U.S. comes through: Iraqi baseball team gets new gear

Yasir Abdul Hasan of the Iraqi national baseball team winds up with a new ball and glove.
Yasir Abdul Hasan of the Iraqi national baseball team winds up with a new ball and glove. Adam Ashton/Modesto Bee/MCT

BAGHDAD — The Iraqi national baseball team's only bat, an aluminum Louisville Slugger, finally can take a rest after four years of daily swings.

McClatchy and MSNBC delivered a batch of new equipment Wednesday donated by CTG Athletics, a New York-based sporting goods company. Star USA, an Ohio firm, provided the shipping.

The new goods provide the team's 16 players with professional mitts, cleats, bats and a bucket of springy white baseballs. Uniforms are on the way.

The players laughed Wednesday as they gripped the fresh gear, swinging bats into the air and stretching their toes into their spikes in a field behind Baghdad University.

"They never looked happy and active like this before," said coach Hamza Madlool, 26. "You can see them trying to get used to the bats and all the new shoes. I'm sure they will never mind training all day in spite of the hot weather."

Madlool and his teammates learned the game from Iraqi nationals who'd lived in America and spent time in the Middle East after the U.S.-led invasion of 2003. They play against seven other teams, but their league hasn't gained much traction because it's an American pastime in a country obsessed with soccer.

That's one reason the players kept using balls that were missing chunks of leather; Rawlings doesn't exactly have a market in Iraq.

McClatchy published a story in July about the team's needs. It gathered steam when MSNBC's Rachel Maddow dubbed it "Operation Iraqi Baseball" and sent out an appeal to provide the players with better gear.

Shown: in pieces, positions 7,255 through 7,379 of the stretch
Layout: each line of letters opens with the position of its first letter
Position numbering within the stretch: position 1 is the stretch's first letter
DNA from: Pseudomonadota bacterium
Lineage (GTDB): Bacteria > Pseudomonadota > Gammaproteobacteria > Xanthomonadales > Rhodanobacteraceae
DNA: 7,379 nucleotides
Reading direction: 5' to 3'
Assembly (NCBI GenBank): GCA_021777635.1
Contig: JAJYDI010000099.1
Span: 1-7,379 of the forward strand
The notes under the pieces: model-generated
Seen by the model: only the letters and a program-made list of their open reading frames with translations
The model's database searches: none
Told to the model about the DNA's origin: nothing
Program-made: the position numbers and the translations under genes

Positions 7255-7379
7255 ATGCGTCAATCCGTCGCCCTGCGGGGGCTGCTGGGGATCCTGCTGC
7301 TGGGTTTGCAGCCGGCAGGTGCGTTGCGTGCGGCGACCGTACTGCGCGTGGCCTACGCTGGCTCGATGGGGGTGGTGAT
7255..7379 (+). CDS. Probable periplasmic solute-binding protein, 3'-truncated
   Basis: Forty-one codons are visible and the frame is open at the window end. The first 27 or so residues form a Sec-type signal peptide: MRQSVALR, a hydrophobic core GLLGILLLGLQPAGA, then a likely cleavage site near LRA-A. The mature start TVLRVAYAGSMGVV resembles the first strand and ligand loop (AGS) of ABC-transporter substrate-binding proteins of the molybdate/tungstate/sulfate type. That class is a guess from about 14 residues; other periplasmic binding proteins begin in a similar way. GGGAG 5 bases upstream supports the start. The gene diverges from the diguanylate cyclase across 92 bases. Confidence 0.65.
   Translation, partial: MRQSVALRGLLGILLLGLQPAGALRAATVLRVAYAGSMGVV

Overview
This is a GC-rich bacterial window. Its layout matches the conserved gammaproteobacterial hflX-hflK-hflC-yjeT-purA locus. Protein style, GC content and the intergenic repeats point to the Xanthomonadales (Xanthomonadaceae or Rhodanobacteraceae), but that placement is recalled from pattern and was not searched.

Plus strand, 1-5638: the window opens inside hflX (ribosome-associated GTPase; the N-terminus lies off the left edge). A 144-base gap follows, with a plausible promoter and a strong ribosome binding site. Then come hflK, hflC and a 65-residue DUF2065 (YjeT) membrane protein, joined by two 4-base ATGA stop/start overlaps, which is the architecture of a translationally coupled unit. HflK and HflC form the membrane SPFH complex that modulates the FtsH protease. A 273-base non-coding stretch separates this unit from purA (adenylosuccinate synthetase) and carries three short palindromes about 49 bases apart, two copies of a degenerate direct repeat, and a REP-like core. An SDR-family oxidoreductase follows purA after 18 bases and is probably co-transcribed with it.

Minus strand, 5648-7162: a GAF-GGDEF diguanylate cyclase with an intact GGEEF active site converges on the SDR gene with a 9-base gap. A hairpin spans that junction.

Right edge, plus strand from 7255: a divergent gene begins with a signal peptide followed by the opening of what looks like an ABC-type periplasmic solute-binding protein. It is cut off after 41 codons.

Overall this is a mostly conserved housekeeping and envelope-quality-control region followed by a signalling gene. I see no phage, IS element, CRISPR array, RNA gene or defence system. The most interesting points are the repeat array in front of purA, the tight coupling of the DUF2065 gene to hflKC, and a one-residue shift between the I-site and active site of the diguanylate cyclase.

Madlool is grateful for the response, and hopeful that it will inspire his league to build a proper field with a red-dirt infield and well-trimmed grass in the outfield. Today, his team plays in shaggy soccer fields, dropping rubber mats to stand in for bases. Don't even think about a pitcher's mound.

"Good American people who do not know us ran quickly to help us as soon as they knew about our miserable situation," he said. "I hope these donations will force us to do more."

The reaction to McClatchy's and MSNBC's reports surprised Bashar Salah, the team's top hitter.

"We've gotten dozens of promises from different people during the last four years, but nothing happened. We got frustrated," he said. "When I met McClatchy during the first story, I believed it would be only a story and nothing would happen."

Yasir Abdul Hasan, the team's assistant coach, is looking forward to swinging the new ash bats. He has a special plan for the team's old Louisville Slugger.

"I will fix it to the wall of my room as a remembrance of the hard days we faced. This bat deserves to be respected, because it supported us during the hard times," he said.

(Hammoudi is a McClatchy special correspondent.)


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